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Removal of Legacy Substances from polyvinylchloride (PVC) via a continuous and sustainable extrusion process

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Hazardous chemical removal could boost plastic recycling

New innovations for detecting and extracting legacy chemicals from polyvinyl chloride could increase recycling rates of this widely used plastic.

Industrial Technologies icon Industrial Technologies

Polyvinyl chloride (PVC) is a widely produced synthetic plastic polymer, found in applications ranging from clothing to construction materials. “A key benefit of PVC is that it is durable, and is resistant to water and solvents,” explains REMADYL project co-coordinator Laurens Delva from Centexbel in Belgium. “This makes it suitable for demanding applications.” While efforts to recycle such material have increased, a major obstacle is that PVC materials sometimes contain what are known as legacy additives. “When these substances were used, often several decades ago, they were not considered as hazardous,” says Delva. “These substances are however now considered problematic. For example, phthalates were added to make PVC flexible, and some of these have been identified as posing health concerns.” In addition, lead compounds were sometimes added to rigid PVC as stabilisers. While they have been progressively replaced and fully phased out in PVC applications since 2015, some long-life PVC applications can still contain lead.

New innovations in chemical extraction

The REMADYL project set out with a number of ambitions. One of these was to find ways of extracting phthalates and lead from end-of-life PVC, in order to increase recycling rates. “We took three approaches to this,” notes Delva. “First, we added a scavenger chemical during the melt phase of end-of-life plastic. This works by capturing the lead, which can then be filtered out.” The project team also used supercritical carbon dioxide to remove phthalates. This technique is already used in the pharmaceutical and food industries to fight odours or extract caffeine. Finally, the team looked at using solvent-based technology, which swells the plastic and makes removing lead easier.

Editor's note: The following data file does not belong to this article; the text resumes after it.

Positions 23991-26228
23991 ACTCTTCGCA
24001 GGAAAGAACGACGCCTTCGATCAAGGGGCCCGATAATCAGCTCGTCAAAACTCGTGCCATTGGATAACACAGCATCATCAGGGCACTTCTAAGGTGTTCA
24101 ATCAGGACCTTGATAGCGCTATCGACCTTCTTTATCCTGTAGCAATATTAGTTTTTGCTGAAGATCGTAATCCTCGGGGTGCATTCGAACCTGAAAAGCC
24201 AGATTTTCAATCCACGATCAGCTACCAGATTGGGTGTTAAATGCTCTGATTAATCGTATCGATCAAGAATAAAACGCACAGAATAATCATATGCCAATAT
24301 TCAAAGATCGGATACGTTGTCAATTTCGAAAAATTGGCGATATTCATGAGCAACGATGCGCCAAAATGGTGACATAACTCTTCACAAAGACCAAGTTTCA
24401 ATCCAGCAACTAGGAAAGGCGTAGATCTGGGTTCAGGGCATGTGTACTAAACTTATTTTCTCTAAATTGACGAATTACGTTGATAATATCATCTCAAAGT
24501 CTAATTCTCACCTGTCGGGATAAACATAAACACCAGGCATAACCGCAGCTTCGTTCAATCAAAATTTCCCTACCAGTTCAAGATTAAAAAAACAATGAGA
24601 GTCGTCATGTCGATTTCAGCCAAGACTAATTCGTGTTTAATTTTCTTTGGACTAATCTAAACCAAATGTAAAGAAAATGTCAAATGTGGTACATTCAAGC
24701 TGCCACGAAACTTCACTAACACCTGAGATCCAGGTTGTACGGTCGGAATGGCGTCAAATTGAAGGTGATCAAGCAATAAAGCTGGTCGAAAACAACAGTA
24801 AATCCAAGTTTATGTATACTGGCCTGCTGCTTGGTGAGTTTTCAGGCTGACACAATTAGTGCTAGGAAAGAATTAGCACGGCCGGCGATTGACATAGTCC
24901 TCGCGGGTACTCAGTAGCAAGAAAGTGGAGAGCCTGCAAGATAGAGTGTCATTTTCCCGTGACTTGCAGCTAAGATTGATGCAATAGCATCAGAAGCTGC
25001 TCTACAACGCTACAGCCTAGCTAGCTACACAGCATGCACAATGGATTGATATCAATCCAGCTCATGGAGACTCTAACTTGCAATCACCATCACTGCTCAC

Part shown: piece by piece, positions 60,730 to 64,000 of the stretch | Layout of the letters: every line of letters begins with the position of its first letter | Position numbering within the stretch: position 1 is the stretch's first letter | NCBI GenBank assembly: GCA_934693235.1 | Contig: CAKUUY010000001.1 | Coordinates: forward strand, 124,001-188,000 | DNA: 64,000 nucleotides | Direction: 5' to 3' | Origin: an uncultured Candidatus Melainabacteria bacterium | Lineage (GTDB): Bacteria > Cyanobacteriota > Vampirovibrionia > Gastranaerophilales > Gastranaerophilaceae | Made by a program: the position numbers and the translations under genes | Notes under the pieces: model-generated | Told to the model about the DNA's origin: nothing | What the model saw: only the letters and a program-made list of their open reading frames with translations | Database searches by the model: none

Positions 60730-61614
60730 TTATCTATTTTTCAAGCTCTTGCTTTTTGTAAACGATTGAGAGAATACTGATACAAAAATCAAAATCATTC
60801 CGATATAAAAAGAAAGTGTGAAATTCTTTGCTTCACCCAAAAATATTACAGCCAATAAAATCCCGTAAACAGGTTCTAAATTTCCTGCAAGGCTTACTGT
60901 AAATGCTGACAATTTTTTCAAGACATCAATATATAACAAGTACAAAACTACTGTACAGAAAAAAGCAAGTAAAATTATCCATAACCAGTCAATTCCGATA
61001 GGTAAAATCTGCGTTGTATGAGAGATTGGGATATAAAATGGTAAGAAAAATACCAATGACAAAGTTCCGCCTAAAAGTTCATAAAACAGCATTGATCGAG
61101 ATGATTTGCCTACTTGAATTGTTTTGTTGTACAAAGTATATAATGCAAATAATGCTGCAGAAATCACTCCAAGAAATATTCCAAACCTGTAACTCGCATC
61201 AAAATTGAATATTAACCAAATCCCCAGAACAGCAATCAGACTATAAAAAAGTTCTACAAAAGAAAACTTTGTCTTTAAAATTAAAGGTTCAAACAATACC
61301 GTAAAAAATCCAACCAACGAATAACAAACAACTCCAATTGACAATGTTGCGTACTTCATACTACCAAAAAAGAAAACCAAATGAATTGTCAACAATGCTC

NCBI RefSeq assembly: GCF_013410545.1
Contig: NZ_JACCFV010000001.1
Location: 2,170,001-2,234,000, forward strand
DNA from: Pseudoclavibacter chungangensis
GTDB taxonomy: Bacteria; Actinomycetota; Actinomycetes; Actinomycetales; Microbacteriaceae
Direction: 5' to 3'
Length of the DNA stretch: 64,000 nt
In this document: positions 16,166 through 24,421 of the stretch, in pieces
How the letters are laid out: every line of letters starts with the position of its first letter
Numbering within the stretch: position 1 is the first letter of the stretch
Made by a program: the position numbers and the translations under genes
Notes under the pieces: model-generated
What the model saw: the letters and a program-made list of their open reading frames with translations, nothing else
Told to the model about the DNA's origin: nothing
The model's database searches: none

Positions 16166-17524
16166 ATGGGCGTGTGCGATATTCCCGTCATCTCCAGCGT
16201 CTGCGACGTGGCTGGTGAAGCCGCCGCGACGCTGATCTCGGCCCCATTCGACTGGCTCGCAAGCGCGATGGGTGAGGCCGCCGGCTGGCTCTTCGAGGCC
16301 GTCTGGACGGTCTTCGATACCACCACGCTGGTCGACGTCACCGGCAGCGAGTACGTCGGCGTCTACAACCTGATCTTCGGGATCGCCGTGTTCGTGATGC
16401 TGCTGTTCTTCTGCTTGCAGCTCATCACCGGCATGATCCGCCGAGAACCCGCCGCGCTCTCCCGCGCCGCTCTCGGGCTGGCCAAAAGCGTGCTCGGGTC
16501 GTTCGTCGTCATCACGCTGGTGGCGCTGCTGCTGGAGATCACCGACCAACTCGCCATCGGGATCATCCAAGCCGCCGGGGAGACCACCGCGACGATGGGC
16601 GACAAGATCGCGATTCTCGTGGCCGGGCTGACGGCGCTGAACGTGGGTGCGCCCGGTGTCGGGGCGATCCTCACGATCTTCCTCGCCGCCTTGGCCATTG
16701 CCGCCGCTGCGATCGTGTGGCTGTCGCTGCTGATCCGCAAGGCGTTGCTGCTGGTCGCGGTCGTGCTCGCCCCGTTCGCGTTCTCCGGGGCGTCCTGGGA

Sorting, detecting and recycling

“Alongside extraction, we also examined new sorting and detection methods,” explains Delva. “Not every PVC product contains dangerous chemicals. We therefore wanted to see if it would be possible to introduce in-line detection and sorting methods in recycling plants.” The prototype developed by the REMADYL project used spectroscopy to quantify how much lead is in a product. Theoretical studies were also carried out to assess the feasibility of implementing the technology in an actual recycling facility. The team additionally looked into what could be done with the removed lead and phthalates. The team applied already existing technology that changes the phthalate molecules in safe molecules, thus enabling the chemicals to be reused. The scavenger chemicals were used to turn the lead in PVC into lead salts which could be removed from the polymer matrix. A project partner that operates a lead refinery was able to turn these lead salts into pure lead, thus opening up potential new applications in products such as batteries.

New opportunities in plastics recycling

A key success of the project was demonstrating the feasibility of the methods being pioneered. The ability to remove phthalates and lead from waste PVC opens up huge opportunities to not only recycle more PVC material, but also give a second life to the chemicals removed. “This was all conducted at the research level,” says Delva. “We also carried out economic analyses to see how these methods could be scaled up to the industrial level. This work is still under discussion.” In collaboration with another EU-funded project, called CREAToR, the REMADYL project team recently published a policy brief. This identifies some of the main obstacles to developing a circular economy for plastics, and puts forward recommendations.


REMADYL, plastic, recycling, PVC, polymer, phthalates

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